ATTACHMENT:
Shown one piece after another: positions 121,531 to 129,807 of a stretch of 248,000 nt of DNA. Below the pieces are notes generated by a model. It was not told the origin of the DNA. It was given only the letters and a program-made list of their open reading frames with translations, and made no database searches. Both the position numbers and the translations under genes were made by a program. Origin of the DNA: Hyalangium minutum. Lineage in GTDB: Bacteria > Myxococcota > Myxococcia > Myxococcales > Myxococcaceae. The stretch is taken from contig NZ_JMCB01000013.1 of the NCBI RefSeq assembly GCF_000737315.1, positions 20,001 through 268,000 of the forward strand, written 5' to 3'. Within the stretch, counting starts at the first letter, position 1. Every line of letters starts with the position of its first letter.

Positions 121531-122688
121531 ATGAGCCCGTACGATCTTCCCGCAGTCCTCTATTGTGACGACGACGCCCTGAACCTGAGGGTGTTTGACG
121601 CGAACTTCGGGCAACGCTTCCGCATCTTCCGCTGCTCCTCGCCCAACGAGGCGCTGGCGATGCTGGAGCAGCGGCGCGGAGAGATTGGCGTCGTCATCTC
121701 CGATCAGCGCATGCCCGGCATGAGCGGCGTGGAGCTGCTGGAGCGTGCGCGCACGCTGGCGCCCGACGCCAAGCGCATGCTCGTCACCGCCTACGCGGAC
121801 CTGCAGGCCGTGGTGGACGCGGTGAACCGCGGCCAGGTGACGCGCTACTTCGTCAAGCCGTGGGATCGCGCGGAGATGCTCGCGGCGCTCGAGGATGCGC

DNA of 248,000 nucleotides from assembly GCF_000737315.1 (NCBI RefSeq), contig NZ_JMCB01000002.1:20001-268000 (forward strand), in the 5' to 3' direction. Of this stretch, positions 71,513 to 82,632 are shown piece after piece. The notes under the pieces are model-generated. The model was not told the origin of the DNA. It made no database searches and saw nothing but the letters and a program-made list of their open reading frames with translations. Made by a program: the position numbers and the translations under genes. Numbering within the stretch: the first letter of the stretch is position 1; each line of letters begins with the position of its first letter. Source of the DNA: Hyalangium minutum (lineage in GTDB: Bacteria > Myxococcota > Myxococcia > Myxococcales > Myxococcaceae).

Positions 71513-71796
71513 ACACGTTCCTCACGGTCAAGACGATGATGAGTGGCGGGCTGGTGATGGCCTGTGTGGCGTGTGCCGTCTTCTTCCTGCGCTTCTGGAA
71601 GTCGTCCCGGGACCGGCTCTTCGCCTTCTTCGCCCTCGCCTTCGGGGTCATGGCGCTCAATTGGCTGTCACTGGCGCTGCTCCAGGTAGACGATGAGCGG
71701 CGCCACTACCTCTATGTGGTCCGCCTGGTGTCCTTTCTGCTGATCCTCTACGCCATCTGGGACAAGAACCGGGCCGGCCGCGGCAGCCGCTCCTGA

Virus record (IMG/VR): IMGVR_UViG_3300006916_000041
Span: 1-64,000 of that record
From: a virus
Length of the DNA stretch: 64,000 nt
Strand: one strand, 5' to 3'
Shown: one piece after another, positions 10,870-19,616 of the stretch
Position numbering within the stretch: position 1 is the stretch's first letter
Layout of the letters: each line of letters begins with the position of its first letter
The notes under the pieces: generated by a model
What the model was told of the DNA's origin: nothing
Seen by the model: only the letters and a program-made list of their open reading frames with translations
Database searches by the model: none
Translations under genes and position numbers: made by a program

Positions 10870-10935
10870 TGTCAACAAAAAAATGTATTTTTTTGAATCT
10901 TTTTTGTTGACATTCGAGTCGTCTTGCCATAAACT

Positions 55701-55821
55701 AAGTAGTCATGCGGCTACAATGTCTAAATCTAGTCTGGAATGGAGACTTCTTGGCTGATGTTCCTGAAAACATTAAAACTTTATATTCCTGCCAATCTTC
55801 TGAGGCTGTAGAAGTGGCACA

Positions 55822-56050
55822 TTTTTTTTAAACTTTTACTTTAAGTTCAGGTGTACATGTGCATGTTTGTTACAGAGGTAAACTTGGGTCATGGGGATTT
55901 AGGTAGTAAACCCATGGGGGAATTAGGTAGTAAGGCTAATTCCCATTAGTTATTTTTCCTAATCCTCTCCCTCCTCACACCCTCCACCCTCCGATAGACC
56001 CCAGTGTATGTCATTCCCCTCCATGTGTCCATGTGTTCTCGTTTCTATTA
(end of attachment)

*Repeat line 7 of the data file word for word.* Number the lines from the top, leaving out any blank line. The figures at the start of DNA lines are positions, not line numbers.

DNA of 248,000 nucleotides from assembly GCF_000737315.1 (NCBI RefSeq), contig NZ_JMCB01000002.1:20001-268000 (forward strand), in the 5' to 3' direction. Of this stretch, positions 71,513 to 82,632 are shown piece after piece. The notes under the pieces are model-generated. The model was not told the origin of the DNA. It made no database searches and saw nothing but the letters and a program-made list of their open reading frames with translations. Made by a program: the position numbers and the translations under genes. Numbering within the stretch: the first letter of the stretch is position 1; each line of letters begins with the position of its first letter. Source of the DNA: Hyalangium minutum (lineage in GTDB: Bacteria > Myxococcota > Myxococcia > Myxococcales > Myxococcaceae).